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As the Obama administration approaches its end, it is interesting to watch former Obama administration officials debate and disagree about its legal legacy. The most recent episode came in response to the State Department dissenters’ proposals for intervention in Syria to remove Assad. Ashley Deeks and Marty Lederman argued that the proposed intervention likely would be unlawful under domestic and international law, and sought to tidy up and distinguish some episodes during the Obama administration—especially in connection with the threatened Syria intervention—that seemed to suggest otherwise. In response, Harold Koh refers to the Ashley/Marty post as “puzzling.” He cites “as-yet undisclosed internal administration legal analysis” and some evidence canvassed in his Frankel lecture, to support the claim that “humanitarian intervention in Syria could be lawful under both domestic and international law.”
For what it’s worth, I think Harold has the better of the descriptive argument about the Obama administration’s views about its legal authorities. I won’t go into too much detail in support of this conclusion, as others have written on this at length and I have some pieces coming out in the next few months that go in to depth on these issues. But in brief, the main moves are as follows.
The legality of the 1999 Kosovo intervention was fraught under domestic and international law. OLC did not publish an opinion on it and before 2011 had never relied on it as a precedent in a public opinion. Moreover, the Clinton administration famously sought to argue that the Kosovo intervention was justified but not necessarily lawful, and should not be used as a precedent. The 2011 OLC opinion justifying the intervention in Kosovo was thus significant in two regards. It was the most extensive and comprehensive legal opinion ever in support of unilateral presidential authority under Article II to conduct humanitarian interventions, clearing the way for many months of humanitarian air strikes without congressional authorization; and it cited the Kosovo precedent approvingly and relied on it extensively in support of this authority.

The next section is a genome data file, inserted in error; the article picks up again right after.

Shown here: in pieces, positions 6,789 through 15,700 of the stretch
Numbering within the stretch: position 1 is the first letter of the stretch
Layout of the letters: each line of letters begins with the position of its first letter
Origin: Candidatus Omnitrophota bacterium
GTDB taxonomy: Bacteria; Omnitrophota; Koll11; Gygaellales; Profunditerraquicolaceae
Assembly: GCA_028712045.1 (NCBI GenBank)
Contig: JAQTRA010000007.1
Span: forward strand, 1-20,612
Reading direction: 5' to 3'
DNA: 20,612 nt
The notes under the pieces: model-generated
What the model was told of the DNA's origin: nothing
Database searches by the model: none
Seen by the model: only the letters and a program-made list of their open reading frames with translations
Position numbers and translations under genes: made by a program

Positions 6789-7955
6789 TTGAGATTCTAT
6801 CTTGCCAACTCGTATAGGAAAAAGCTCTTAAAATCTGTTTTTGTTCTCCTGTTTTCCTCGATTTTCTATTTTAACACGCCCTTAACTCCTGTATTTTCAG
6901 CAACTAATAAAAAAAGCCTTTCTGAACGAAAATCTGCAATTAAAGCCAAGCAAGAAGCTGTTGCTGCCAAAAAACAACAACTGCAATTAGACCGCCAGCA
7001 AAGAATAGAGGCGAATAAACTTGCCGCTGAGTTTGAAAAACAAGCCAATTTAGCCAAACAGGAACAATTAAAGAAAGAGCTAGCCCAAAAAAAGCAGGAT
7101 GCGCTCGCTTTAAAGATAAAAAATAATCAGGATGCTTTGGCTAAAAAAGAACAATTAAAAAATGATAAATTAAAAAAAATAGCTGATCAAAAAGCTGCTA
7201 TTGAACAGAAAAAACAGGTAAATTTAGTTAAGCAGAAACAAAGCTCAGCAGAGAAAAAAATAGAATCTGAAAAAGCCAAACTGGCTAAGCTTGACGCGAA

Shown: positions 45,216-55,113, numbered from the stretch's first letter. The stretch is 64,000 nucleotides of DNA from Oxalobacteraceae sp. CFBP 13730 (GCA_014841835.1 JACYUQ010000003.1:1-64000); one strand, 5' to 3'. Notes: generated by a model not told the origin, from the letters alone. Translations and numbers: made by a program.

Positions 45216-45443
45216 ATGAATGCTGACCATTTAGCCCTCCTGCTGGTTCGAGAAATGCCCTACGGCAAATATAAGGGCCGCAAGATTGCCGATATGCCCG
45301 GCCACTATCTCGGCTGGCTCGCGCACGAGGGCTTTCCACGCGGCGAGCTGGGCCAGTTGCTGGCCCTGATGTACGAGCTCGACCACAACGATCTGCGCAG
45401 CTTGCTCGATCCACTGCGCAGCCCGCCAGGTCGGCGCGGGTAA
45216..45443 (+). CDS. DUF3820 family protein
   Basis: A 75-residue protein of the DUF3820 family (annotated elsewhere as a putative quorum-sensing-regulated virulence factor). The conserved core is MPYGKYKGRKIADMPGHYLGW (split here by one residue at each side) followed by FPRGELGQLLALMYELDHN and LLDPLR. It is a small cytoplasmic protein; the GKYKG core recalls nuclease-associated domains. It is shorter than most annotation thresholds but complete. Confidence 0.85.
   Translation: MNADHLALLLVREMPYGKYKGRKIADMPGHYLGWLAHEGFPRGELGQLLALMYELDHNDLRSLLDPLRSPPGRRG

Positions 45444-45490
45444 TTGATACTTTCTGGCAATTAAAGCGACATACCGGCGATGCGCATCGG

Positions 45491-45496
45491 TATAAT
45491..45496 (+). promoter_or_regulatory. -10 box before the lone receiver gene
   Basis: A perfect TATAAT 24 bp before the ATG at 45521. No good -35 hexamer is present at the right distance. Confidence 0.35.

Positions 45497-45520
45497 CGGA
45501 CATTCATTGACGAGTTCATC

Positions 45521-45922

The Kosovo intervention was supported by NATO and the Libya intervention was supported a U.N. Security Council resolution. But the threatened intervention in Syria in 2013 in response to Assad’s use of chemical weapons was supported by neither. And yet the administration’s lawyers still concluded, based in part on the Kosovo precedent, that intervention would have been lawful under domestic and international law. This position was pretty obvious from the Obama administration’s statements at the time, and was confirmed by Charlie Savage in his book, which discussed (among other things) a secret legal memorandum in support of the Syria intervention under domestic and international law. (Charlie recounts the Syrian legal deliberations in more depth in this post today. He reports that Ben Rhodes said that Obama took a dimmer view of his unilateral constitutional power than his lawyers in an important August 30, 2013 meeting. Perhaps so, but the fact is that in the speech the next day in which Obama announced that he would seek congressional support for the Syria intervention, he also said: “I believe I have the authority to carry out this military action without specific congressional authorization.”)
Whether the Obama administration is right on these legal issues is far from clear. And there appears to be no prospect of President Obama taking the dissenters’ advice. But those facts may matter less than that Hillary Clinton is far ahead in the presidential polls and her former State Department lawyer has robust views about the president’s power of unilateral humanitarian intervention and believes that such an intervention in Syria “could be lawful under both domestic and international law.”